Test Center review: Small Business Server 2008 gets "small" right
Microsoft's revamp of SBS takes the sting out of setup and admin for IT-challenged shops, without sacrificing the functionality that all businesses needFollow @infoworld
Microsoft's response to this two-tier support structure provides two distinct ways of making most things happen within SBS. The first tier is a series of wizards and control panels that draw heavily from Vista's look and feel. For most basic tasks, these work well and provide just enough hand-holding to keep you from getting lost if you don't spend your working life on this one product.
The trade-off for ease of use is fine-grain control; there are levels of functionality that you just can't get to from the bright colors and big buttons. For tasks where you do need to get more intimately involved with SBS's inner workings, the Windows Management Console is available. Consultants and specialists who spend a good deal of time working with Windows Server will quickly take to this familiar interface.
Small Business Server doesn’t wrap all the management functions for the server-based applications into a single interface, and you can’t say that all the applications (in their various versions) use a consistent interface. SBS does, however, provide the dual interfaces for the operating system, and all the applications are consistent in the use of Windows Management Console at the highest level.
Setting up SBS
If you're like the vast majority of folks who buy Windows Small Business Server, you won't care about the hardware requirements for the operating system because it will come pre-installed from a vendor. If you want to install SBS on a machine you already have, make sure the hardware has a 64-bit processor, at least 4GB of RAM, and at least 60GB free on the hard disk. Oh, yes, you'll also need a bootable DVD-ROM (not simply a CD-ROM) from which to install the software.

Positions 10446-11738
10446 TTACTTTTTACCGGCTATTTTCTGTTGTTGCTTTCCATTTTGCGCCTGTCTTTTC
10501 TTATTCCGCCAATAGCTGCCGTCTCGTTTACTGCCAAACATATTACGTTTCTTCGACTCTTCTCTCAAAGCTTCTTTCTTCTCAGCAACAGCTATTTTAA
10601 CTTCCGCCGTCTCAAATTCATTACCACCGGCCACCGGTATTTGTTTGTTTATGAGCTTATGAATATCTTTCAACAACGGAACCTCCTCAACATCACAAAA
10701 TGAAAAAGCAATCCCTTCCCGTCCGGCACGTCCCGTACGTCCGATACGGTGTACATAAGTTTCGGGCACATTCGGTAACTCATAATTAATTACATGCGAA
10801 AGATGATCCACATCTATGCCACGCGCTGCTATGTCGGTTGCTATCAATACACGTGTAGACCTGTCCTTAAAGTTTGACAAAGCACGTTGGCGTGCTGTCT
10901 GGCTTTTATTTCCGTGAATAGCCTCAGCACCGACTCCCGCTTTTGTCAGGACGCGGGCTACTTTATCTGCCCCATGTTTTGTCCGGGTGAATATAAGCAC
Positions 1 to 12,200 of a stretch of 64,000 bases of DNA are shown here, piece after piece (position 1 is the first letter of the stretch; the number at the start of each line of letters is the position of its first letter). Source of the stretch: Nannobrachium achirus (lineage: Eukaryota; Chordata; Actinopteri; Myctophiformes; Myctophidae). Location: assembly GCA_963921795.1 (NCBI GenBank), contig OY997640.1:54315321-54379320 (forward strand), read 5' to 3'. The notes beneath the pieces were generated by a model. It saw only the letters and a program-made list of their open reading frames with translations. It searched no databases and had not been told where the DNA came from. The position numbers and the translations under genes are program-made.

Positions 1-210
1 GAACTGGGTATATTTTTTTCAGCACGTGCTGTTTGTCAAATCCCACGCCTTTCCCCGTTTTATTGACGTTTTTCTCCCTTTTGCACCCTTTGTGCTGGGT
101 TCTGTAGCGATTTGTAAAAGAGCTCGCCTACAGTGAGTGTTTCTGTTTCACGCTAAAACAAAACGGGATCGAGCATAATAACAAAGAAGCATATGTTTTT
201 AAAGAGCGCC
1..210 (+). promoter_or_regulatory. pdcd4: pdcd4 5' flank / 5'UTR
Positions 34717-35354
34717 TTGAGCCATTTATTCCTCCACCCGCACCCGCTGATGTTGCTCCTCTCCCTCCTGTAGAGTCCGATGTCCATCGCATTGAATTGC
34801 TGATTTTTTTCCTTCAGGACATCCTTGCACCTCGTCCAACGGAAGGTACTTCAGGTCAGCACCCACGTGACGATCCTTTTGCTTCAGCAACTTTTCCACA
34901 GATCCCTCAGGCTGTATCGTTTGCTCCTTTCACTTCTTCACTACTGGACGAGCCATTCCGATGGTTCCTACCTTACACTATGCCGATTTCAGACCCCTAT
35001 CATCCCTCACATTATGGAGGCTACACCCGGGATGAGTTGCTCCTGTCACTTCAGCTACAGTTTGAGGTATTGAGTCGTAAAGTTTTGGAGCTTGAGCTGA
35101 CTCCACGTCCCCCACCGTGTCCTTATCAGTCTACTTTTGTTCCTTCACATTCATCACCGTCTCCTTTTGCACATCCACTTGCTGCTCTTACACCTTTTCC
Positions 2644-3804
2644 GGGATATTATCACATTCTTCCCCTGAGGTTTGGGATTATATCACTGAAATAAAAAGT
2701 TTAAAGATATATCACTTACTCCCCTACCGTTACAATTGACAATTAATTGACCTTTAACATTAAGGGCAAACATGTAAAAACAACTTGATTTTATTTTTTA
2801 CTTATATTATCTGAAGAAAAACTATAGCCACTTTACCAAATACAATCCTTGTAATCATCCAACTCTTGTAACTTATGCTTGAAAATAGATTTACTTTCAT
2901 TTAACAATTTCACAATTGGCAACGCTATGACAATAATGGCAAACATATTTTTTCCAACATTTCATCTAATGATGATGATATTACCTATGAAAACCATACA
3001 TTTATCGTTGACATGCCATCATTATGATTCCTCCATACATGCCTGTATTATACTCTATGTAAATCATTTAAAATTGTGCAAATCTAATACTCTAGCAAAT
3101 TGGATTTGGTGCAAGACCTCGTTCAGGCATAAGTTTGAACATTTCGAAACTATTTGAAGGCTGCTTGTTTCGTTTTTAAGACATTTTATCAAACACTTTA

Note that SBS will run on a single-core platform, though you'll almost certainly be happier with at least a dual-core CPU. In my testing, I found one piece of hardware that could be a huge problem if you're installing on existing hardware: the NIC. Because Microsoft assumes that most companies will buy SBS pre-installed on hardware the vendor has configured, it didn't spend a lot of time writing hundreds of drivers for legacy NICs. I suspect that the list of supported NICs will grow as SBS goes through the early release stages (I was looking at various release candidates, which tend to be solid but incomplete). In any case, you'll want to examine carefully Microsoft's technical and release notes before committing to installation on existing hardware.
Setting up SBS involves stepping through a wide swath of the first-tier configuration and administration interface. After you enter basic information like time zone and language, SBS begins to make suggestions to help you along the way. You can override the suggestions, of course, but it's quite possible to get a basic network established by simply clicking "OK" repeatedly. Once the network connections are established, you launch into setting up the various accounts and services required to actually use the server.
A series of "Getting Started Tasks" takes you through the rest of the process, beginning with more detailed network setup. Early on, you have to configure communications with your firewall and tell the firewall that SBS will be handling DHCP for the network. SBS really, truly wants to handle DHCP; it doesn't absolutely have to, but pieces of the built-in security and network management will be quite grumpy if you let the firewall do it. My recommendation is to let SBS do the job.